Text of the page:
Why doesn't burning bush turn red?

Asked October 28, 2013, 8:03 PM EDT

I have a burning bush that doesn't turn red in the fall. I planted it three years ago in the fall and it had some red leaves at the time of planting. Now with two full summers it is growing but did not turn red last year or this year. I checked the tag to be sure it was a burning bush. It is somewhat shaded but does get some sun and also used a fertilizer stake this past spring. Ideas?

Carver County Minnesota

1 Response

Burning Bush, or Euonymus alata can be a solid landscape shrub in many situations. In the right location it can make a fine foundation hedge, or a specimen highlight.

I bet that when you bought this plant, the grower had sited it in the best possible location, and at the point of sale it was showing it's best attributes.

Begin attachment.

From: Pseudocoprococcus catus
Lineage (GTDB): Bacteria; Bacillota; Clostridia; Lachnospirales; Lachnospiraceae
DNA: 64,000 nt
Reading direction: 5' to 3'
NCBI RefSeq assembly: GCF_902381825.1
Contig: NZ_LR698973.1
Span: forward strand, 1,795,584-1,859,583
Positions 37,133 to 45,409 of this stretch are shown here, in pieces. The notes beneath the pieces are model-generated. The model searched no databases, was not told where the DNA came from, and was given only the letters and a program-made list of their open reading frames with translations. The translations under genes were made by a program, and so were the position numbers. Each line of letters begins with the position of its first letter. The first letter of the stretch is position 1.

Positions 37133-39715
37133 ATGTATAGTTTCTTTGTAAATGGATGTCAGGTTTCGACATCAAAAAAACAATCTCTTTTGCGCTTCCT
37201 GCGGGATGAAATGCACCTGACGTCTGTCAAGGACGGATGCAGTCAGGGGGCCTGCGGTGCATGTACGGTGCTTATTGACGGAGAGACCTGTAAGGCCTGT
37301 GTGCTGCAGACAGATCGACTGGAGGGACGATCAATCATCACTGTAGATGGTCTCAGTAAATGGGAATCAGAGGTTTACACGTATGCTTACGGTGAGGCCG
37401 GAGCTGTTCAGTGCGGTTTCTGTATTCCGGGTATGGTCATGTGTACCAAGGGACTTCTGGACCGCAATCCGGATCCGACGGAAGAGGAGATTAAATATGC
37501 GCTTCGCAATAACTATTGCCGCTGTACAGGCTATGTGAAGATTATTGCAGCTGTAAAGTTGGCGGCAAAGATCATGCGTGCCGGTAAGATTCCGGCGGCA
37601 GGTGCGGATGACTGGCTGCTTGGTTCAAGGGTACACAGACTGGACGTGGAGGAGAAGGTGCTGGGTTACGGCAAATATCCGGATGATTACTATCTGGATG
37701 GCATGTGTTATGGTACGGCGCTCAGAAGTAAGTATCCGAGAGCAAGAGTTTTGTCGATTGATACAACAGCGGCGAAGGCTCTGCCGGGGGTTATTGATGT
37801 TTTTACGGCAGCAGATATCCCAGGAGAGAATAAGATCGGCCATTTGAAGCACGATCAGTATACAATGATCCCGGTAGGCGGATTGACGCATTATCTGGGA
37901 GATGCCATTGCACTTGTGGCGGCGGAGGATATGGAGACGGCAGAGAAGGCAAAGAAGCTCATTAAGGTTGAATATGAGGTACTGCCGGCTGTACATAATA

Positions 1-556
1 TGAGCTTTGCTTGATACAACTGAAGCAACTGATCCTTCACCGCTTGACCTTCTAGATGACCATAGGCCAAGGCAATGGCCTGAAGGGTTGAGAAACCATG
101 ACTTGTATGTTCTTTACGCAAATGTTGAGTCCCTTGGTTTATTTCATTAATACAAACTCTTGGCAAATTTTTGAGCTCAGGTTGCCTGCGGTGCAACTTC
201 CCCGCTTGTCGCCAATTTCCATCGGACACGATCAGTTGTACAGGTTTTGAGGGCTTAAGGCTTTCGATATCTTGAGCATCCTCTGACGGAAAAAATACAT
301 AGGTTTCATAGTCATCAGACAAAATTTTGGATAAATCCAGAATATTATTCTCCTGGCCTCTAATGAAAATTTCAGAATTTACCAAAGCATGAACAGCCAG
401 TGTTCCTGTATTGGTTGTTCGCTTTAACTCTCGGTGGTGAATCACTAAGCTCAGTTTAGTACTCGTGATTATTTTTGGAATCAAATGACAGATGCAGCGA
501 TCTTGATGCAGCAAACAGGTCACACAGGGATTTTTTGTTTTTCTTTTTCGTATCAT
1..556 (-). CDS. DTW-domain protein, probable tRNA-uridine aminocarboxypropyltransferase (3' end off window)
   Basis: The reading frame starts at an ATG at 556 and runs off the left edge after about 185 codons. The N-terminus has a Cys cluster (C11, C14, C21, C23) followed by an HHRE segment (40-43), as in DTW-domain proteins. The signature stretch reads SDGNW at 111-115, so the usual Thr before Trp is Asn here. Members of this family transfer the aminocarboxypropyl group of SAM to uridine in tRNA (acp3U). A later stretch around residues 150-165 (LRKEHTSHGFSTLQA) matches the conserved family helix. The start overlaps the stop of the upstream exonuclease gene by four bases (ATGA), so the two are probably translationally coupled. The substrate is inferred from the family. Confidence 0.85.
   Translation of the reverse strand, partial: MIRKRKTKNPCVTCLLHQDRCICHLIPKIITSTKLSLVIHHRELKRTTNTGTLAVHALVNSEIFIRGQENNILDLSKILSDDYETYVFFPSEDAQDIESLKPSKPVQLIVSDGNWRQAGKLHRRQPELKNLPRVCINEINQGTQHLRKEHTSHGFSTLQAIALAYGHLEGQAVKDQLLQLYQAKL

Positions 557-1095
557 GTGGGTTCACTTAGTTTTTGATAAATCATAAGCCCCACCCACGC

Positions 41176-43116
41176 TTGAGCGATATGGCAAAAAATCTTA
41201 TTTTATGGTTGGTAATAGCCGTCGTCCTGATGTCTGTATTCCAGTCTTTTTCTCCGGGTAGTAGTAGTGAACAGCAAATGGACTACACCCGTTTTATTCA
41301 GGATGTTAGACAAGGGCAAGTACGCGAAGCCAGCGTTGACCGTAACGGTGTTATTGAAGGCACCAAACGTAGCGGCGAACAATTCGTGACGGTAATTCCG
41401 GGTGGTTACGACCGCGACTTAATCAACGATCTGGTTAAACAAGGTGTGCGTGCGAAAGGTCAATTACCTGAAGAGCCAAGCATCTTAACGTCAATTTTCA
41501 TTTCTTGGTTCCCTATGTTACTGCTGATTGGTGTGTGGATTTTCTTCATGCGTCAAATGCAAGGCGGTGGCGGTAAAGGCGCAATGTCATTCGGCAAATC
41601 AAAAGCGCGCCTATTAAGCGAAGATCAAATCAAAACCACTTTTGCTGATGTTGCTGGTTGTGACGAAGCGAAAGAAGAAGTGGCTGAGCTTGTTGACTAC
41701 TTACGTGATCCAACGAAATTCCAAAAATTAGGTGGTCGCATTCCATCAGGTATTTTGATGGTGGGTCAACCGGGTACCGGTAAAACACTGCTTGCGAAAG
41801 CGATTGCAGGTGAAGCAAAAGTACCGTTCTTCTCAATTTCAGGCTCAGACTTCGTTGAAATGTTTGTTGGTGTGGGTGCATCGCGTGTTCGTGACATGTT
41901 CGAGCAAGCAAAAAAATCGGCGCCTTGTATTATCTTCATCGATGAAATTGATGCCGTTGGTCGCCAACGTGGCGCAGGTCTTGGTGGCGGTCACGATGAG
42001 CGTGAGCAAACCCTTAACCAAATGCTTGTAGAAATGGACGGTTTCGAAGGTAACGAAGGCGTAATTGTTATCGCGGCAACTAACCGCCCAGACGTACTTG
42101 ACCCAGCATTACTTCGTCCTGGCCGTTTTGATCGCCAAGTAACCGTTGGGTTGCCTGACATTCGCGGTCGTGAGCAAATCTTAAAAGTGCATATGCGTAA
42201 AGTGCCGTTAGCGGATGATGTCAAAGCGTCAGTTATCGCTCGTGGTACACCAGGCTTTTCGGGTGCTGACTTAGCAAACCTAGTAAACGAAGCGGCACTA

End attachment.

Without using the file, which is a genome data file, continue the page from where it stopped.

The key to its performance is the right soil, the right site and perhaps some awareness about the foes that might also love this plant:

This bush will develop its full color only when planted in full sun. When planted in partial sun (either part east, or part west sun) the bush may show some, to no fall color - that spectacular red-orange that we all love.

Rabbits can severely damage this plant during the winter, often necessitating enclosing young plants with a cylinder of chicken wire.

Otherwise, I'm guessing that the problem with your Burning Bush is simple the fact that it isn't getting enough sunlight.

i hope this information is helpful. Please contact AaE again if you have further questions